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BY Jessica Culnane


‘A Historic Moment’: HPV Vaccine Found to Save Thousands of Lives

The HPV immunisation programme has had a ‘huge’ impact on rates of cervical cancer and precancerous conditions in the UK, says lead author of the study.

NOVEMBER 12  2021


A groundbreaking study published in The Lancet has confirmed the HPV vaccination programme, which started in the UK in 2008, is highly effective in reducing rates of cervical cancer in women. The Cancer Research funded study found that the vaccine has saved thousands of women from experiencing precancerous conditions and developing the disease.

The study monitored three cohorts of women that participated in the HPV immunisation programme from 2008. This included women aged 12-13, 14-16, and 16-18 when they were given the vaccine. These cohorts were found to have seen a reduction in cancer rates by 87%, 62%, and 34% respectively when compared to their unvaccinated peers. Furthermore, the authors found a reduction in the incidence of precancerous conditions – or HPV, the virus that is associated with 99% of cervical cancer cases – by 97%, 75%, and 39% respectively.

‘We’ve known for many years that HPV vaccination is very effective in preventing particular strains of the virus, but to see the real-life impact of the vaccine has been truly rewarding,’ said Peter Sasieni, a Professor of Cancer Prevention at King’s College London and lead author of the paper. He also explained that the results are ‘just the tip of the iceberg’, referring to the direct relationship between cancer risk and age. The participants observed in the study were aged under 30 – this means that as they age the benefits will compound.

HPV: what is it?

HPV, or human papillomavirus, is a common group of over 100 viruses that spreads through skin-to-skin contact. Available data suggests that around 98% of women are exposed to the virus over the course of their life. However, only 14 types of high-risk HPV are likely to lead to abnormal growth. This abnormal growth is associated with various kinds of cancer such as cervical, vaginal, and some cancers of the head and neck.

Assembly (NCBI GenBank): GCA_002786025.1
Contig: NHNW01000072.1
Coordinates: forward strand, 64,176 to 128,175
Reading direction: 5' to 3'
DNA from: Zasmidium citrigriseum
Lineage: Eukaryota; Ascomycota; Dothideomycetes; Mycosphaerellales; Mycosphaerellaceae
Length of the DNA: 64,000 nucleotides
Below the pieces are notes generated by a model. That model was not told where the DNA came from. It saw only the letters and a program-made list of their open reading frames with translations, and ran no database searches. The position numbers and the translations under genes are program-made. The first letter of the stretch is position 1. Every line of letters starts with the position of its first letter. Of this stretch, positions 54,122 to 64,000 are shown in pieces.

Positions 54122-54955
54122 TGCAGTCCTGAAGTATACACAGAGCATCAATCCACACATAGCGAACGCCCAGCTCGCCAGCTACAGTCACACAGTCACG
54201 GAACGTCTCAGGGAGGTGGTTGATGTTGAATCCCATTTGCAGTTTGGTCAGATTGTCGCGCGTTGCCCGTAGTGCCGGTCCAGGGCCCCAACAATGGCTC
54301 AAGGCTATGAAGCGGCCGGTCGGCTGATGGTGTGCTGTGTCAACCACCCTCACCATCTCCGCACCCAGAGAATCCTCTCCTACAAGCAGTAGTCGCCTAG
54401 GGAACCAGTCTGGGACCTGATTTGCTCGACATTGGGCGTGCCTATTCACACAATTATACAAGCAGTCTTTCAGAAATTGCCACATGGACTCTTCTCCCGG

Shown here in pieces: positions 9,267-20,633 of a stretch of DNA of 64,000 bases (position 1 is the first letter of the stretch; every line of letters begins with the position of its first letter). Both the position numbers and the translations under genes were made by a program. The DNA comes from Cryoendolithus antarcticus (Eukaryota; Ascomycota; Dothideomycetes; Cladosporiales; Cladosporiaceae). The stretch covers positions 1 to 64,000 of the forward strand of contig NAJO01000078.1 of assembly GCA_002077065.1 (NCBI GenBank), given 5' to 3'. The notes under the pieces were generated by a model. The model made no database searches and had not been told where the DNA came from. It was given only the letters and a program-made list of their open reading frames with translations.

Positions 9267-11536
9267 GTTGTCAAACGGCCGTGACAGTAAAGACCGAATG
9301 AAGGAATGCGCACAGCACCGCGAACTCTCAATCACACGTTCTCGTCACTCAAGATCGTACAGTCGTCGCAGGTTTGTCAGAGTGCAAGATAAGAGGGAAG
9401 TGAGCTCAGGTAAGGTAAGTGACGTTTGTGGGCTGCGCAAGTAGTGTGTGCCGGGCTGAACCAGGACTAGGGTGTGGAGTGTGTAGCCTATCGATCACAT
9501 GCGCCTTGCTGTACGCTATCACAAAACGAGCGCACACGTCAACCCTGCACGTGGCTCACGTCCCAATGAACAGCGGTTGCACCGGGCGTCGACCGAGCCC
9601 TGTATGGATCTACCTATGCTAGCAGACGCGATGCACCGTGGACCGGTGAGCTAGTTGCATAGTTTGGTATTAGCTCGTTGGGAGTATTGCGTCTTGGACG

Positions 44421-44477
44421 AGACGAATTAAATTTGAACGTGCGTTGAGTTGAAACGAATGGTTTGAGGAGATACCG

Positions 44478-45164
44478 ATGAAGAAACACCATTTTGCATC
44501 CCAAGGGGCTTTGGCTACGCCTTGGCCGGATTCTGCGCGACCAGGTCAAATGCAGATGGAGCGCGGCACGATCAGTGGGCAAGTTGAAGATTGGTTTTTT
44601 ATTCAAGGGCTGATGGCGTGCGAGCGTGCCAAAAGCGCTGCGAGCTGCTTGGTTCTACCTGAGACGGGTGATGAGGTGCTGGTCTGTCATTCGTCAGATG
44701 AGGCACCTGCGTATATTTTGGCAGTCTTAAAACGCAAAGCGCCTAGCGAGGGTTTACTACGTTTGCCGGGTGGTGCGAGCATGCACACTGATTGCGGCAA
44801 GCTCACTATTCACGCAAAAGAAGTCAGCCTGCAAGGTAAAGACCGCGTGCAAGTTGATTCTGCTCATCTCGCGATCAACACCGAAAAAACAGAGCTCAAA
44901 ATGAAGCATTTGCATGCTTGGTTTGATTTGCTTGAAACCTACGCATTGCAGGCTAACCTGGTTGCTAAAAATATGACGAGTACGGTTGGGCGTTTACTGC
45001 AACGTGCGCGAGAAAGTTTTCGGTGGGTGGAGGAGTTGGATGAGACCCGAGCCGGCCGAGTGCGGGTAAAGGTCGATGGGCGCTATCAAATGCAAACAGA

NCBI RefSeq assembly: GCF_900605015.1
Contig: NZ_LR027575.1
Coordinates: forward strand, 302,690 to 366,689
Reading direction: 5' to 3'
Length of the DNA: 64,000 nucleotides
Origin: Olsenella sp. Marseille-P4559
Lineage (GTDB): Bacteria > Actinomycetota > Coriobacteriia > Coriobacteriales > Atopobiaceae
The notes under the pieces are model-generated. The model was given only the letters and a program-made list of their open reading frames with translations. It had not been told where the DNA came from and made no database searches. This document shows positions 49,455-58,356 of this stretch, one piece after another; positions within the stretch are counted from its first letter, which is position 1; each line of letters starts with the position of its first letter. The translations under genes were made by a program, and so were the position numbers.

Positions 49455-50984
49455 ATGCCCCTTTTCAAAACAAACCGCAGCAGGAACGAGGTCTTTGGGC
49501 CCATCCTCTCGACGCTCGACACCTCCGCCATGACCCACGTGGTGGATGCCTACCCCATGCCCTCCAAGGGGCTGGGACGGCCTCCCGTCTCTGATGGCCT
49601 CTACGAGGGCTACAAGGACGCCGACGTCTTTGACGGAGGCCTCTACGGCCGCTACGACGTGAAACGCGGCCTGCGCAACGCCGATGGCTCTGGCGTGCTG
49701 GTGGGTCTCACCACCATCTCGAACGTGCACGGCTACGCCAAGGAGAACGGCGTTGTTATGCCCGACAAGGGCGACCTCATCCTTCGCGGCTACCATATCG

The HPV vaccine, which protects against nine types of high-risk types, is given to children between the ages of 11-13 in an attempt to create an immune response prior to HPV exposure – which commonly happens in adolescence. The study clearly confirms that the younger the earlier the intervention, the more effective the vaccine.


Cancer elimination strategy

Cervical cancer currently remains the fourth most common cancer in women around the world, and the third most common among women in the UK under the age of 35 after skin and breast cancer. The findings show that the vaccine has a conspicuous impact on cancer rates and precancerous conditions. This is positive news for the medical community because it lends credence to previous research suggesting the vaccine has expedited the elimination of cervical cancer. For example, a 2020 study published in The Lancet found that if current vaccination rates remain at their current level the disease would be eliminated within two to three decades.

‘We found that, even without any new effort towards increasing vaccination or screening, we can achieve cervical cancer elimination…in roughly 20 years,’ Jane Kim, a co-author of the study and professor of health decision science at Harvard explained.

COVID: a bump in the road?

The COVID pandemic has seen all usual vaccination rates plummet – including the HPV vaccine. School closures meant that the immunisation programme could not be carried out as usual, and as a result, uptake of the HPV vaccination dropped by almost 50% between 2019-2020. This may be a significant obstacle in eliminating cervical cancer, particularly because herd immunity has a substantial part to play in keeping rates down.

The authors of the study hope that raising awareness of the recent findings may encourage the UK population to get vaccinated. ‘We hope that these new results encourage uptake as the success of the vaccination program relies not only on the efficacy of the vaccine but also the proportion of the population vaccinated’ said co-author Kate Soldan from the UK Health Security Agency.


About the author: Jessica Culnane is a contributing Features Writer with in-depth knowledge of policy, politics, and economics. She’s interested in technological advancements, business developments, data, and culture.

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